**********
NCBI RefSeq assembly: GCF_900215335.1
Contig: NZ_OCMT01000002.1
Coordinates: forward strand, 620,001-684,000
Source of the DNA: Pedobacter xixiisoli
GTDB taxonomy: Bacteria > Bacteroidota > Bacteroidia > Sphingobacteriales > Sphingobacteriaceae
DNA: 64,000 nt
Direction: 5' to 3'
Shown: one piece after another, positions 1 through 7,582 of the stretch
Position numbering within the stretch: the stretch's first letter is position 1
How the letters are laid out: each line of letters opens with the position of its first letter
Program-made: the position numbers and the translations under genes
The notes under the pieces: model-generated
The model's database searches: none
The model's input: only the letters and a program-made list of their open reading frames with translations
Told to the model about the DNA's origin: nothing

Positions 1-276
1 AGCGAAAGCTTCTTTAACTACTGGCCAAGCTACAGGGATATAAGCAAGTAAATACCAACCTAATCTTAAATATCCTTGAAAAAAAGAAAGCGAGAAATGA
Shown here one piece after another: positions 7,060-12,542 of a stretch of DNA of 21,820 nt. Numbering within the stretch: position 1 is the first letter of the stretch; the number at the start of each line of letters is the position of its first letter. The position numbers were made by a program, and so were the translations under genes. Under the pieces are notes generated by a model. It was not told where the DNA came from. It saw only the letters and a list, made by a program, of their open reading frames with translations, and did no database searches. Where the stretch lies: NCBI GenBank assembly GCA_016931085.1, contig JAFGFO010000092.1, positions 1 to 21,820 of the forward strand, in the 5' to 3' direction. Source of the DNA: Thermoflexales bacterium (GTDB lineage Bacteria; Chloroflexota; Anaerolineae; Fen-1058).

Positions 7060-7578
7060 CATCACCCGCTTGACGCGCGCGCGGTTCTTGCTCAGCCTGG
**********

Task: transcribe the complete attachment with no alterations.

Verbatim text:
NCBI RefSeq assembly: GCF_900215335.1
Contig: NZ_OCMT01000002.1
Coordinates: forward strand, 620,001-684,000
Source of the DNA: Pedobacter xixiisoli
GTDB taxonomy: Bacteria > Bacteroidota > Bacteroidia > Sphingobacteriales > Sphingobacteriaceae
DNA: 64,000 nt
Direction: 5' to 3'
Shown: one piece after another, positions 1 through 7,582 of the stretch
Position numbering within the stretch: the stretch's first letter is position 1
How the letters are laid out: each line of letters opens with the position of its first letter
Program-made: the position numbers and the translations under genes
The notes under the pieces: model-generated
The model's database searches: none
The model's input: only the letters and a program-made list of their open reading frames with translations
Told to the model about the DNA's origin: nothing

Positions 1-276
1 AGCGAAAGCTTCTTTAACTACTGGCCAAGCTACAGGGATATAAGCAAGTAAATACCAACCTAATCTTAAATATCCTTGAAAAAAAGAAAGCGAGAAATGA
Shown here one piece after another: positions 7,060-12,542 of a stretch of DNA of 21,820 nt. Numbering within the stretch: position 1 is the first letter of the stretch; the number at the start of each line of letters is the position of its first letter. The position numbers were made by a program, and so were the translations under genes. Under the pieces are notes generated by a model. It was not told where the DNA came from. It saw only the letters and a list, made by a program, of their open reading frames with translations, and did no database searches. Where the stretch lies: NCBI GenBank assembly GCA_016931085.1, contig JAFGFO010000092.1, positions 1 to 21,820 of the forward strand, in the 5' to 3' direction. Source of the DNA: Thermoflexales bacterium (GTDB lineage Bacteria; Chloroflexota; Anaerolineae; Fen-1058).

Positions 7060-7578
7060 CATCACCCGCTTGACGCGCGCGCGGTTCTTGCTCAGCCTGG